The final day of August is a focal point for farmers, explained Steve Chedester, the Exchange Contractors Authority.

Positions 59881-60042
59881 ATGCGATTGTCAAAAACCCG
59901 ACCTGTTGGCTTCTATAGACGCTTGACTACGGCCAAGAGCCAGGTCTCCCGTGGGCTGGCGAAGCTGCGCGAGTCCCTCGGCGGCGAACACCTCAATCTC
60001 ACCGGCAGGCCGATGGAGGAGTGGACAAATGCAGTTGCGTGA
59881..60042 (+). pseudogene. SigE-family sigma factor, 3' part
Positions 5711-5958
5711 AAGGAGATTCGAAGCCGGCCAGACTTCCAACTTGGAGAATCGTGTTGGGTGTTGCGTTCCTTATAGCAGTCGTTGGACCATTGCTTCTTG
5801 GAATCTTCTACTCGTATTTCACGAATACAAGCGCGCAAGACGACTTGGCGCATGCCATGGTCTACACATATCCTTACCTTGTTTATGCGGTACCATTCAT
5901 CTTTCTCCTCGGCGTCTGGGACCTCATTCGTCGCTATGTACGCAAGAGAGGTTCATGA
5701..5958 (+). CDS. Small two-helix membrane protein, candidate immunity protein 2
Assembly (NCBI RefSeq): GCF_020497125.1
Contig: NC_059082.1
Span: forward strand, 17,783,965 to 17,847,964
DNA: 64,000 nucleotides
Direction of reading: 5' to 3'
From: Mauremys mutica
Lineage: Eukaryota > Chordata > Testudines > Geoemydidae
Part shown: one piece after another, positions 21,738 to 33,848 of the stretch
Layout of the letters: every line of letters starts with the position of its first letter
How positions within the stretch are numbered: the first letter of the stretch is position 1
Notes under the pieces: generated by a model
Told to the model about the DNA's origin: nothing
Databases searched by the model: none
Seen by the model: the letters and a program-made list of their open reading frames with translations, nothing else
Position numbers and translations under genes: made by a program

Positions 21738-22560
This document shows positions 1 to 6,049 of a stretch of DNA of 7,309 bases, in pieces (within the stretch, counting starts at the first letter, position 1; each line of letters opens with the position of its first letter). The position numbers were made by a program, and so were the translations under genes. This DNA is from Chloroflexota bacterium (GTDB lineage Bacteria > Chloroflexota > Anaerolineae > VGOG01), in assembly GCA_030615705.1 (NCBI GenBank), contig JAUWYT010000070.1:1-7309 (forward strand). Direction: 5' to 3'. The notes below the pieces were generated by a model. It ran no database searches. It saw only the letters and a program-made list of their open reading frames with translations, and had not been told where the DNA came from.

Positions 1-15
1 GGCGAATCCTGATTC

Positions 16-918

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1 (FALL 2015) James E. O Banion Chairman Roy Catania Vice Chairman James L. Nickel Director Mike Stearns Director Steve Chedester Executive Director MEMBER AGENCIES CENTRAL CALIFORNIA IRRIGATION DISTRICT James E. O Banion Christopher White COLUMBIA CANAL COMPANY Roy Catania Randy Houk FIREBAUGH CANAL WATER DISTRICT Mike Stearns Jeff Bryant SAN LUIS CANAL COMPANY James L. Nickel Chase Hurley 541 H St. - Los Banos, CA An informational newsletter for water users and landowners in the San Joaquin River Exchange Contractors service area. EXCHANGE p e r s p e c t i v e Farmers in the San Joaquin River Exchange Contractors are hopeful that water supplies will last through the end of August in order to get their crops to harvest. August 2015 Farmers hopeful water supplies will last thru August The final day of August is a focal point for farmers, explained Steve Chedester, Executive Director of the Exchange Contractors Authority. Congress has dueling bills that target drought relief Two measures designed to provide drought relief to California and other states are making their way through Congress and are destined for a conference committee to determine whether a resulting bill will be approved, a goal that has been elusive in recent years. Rep. David G. Valadao (CA-21) of Hanford gained approval in the U.S. House of Representatives for his Western Water and American Food Security Act of 2015, H.R. 2898, and the bill was sent to the Senate. A week later, Sen. Dianne Feinstein Growers are hopeful that water supplies will be available for late fields of tomatoes (insert) to reach harvest. Continued Page 2 If we can get through the end of August with a water supply that saves our farmers crops, then that will be a well-deserved accomplishment, said Chedester. It appears that the Bureau of Reclamation has secured an adequate water supply to get us through the summer months. Announcements of water deliveries from the Bureau of Reclamation have been a roller coaster ride this season as the drought and environmental regulations designed to protect endangered salmon in the Sacramento River have prevented firm commitments. An agreement between the Bureau and the Authority members when Friant Dam was constructed allowed the Bureau to provide a substitute supply to replace San Joaquin River water destined for the Authority members with water from the Sacramento-San Joaquin Delta and Delta Mendota Canal (DMC). However, this year when the Bureau turned to the DMC for water to deliver to the Authority members it wasn t there in sufficient quantities to satisfy the Exchange Contract requirements. Not only had the drought cut back on the available water supplies from the Continued Page 5